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Midwestern swing states are critical for winning the presidency this year, but despite lingering popular misconceptions the Midwest is no longer just a “Rust Belt,” a new report from the Chicago Council on Global Affairs suggests. Instead, today there are two Midwests, one of cities that look nothing like the “Rust Belt” of old and are thriving, alongside communities still struggling to find their place in today’s economy.

“Many Midwestern communities have found the right strategies to turn the economic corner and as a result, their residents are thriving anew,” report author and Council nonresident fellow John Austin said. “But in communities still struggling to move forward, residents are anxious about the future and their economic nostalgia makes them ready to blame immigrants or “others” for their struggles.”

The new report, “A Vital Midwest: The Path to a New Prosperity,” aims to accelerate and replicate the Midwest’s economic transformation by identifying the paths communities have taken to thrive in a new economic era. 

“Big, bold actions are needed to leverage the Midwest’s unique strengths while treating its unique deficits in order to accelerate growth and expand economic opportunity to reach more people and places in the region,” Austin said.

Highlights from the report are included below. For more findings, download the full report

Successful communities include:

  • Columbus, IN; Midland, MI; and Rochester, MN thrive as their anchor employers stay on the cutting edge of innovation.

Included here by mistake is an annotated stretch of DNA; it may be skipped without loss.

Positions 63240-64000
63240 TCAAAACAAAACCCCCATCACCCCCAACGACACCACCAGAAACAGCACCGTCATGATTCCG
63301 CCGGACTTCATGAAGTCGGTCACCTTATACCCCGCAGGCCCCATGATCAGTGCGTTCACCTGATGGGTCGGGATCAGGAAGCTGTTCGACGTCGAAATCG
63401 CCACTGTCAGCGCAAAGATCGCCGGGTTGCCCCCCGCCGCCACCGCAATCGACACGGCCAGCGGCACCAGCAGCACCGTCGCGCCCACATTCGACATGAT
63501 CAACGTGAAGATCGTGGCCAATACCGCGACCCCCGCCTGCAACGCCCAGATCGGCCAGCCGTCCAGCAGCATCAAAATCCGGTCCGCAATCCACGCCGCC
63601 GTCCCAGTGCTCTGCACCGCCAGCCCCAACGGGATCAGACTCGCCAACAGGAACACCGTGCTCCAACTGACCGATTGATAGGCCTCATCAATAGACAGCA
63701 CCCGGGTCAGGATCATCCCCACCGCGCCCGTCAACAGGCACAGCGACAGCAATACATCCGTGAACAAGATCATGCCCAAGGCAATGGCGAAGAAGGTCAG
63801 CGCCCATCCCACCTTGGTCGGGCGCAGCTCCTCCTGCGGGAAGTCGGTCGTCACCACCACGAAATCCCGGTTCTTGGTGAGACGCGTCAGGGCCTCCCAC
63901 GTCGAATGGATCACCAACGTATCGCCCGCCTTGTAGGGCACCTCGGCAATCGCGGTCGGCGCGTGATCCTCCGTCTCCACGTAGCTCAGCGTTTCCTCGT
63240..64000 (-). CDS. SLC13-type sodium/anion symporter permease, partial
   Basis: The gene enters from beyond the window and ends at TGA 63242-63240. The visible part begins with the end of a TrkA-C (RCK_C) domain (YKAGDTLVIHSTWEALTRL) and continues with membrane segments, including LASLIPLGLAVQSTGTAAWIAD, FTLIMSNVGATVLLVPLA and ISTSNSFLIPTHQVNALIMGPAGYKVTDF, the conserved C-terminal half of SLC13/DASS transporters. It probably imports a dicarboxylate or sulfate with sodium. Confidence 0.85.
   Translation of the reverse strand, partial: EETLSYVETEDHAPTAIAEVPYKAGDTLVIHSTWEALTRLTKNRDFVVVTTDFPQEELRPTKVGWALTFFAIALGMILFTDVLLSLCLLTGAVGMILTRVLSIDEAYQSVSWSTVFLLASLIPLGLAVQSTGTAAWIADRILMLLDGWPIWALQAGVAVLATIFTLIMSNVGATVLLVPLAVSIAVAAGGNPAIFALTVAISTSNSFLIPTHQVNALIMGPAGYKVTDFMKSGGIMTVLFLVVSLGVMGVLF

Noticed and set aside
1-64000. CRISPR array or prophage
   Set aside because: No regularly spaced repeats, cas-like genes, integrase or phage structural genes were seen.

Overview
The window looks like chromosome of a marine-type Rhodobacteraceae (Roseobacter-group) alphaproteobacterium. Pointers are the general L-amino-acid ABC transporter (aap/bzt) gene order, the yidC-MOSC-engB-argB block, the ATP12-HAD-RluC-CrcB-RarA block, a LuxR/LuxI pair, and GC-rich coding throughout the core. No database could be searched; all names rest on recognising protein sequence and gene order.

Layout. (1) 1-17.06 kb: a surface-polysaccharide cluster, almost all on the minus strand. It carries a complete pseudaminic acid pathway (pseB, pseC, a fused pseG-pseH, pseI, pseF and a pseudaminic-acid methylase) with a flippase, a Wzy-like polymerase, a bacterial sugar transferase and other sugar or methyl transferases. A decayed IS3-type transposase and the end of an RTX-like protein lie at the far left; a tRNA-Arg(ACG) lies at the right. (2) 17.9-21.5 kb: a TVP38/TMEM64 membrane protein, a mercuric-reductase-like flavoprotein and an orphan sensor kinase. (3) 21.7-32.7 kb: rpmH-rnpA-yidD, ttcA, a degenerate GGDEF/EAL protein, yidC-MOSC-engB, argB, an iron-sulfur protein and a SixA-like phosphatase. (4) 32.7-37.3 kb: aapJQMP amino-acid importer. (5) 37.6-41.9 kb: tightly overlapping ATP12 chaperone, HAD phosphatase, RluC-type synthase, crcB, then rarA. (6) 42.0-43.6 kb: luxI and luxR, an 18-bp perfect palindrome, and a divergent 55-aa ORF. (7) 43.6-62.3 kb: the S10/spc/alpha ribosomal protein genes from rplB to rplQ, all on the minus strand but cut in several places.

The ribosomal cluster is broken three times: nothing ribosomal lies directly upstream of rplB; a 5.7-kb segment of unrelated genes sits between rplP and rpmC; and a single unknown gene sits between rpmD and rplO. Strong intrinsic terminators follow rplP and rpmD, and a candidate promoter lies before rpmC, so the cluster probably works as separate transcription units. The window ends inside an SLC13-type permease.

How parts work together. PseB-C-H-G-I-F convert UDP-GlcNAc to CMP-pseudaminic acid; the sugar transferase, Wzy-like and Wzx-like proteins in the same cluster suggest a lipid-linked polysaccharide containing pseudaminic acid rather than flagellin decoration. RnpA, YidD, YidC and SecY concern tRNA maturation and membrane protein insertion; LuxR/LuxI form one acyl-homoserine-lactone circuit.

• Rockford, Il, and Troy, MI succeed by engaging economically and socially with the world and welcoming immigrant talent and new populations.
  • Grand Rapids, MI, and Milwaukee are reinvigorating their communities and economies by building a foundation in environmental sustainability and smart-water technologies.
  • Kalamazoo, MI, and Georgetown, KY succeed by equipping workers equipped with the skills needed to compete in a changing economy.
  • Minneapolis-Saint Paul is accelerating growth by forging more creative, inclusive communities.

For Midwestern communities that remain stuck in the industrial past, the way forward requires state and local partnerships and federal policies that foster more inclusive economic opportunities.

Recommendations detailed in the report include: 

  • Driving innovation in the growth sectors of tomorrow
  • Forging inclusive growth
  • Building and investing in talent
  • Enhancing global engagement
  • Remaking infrastructure 
  • Harnessing place-based assets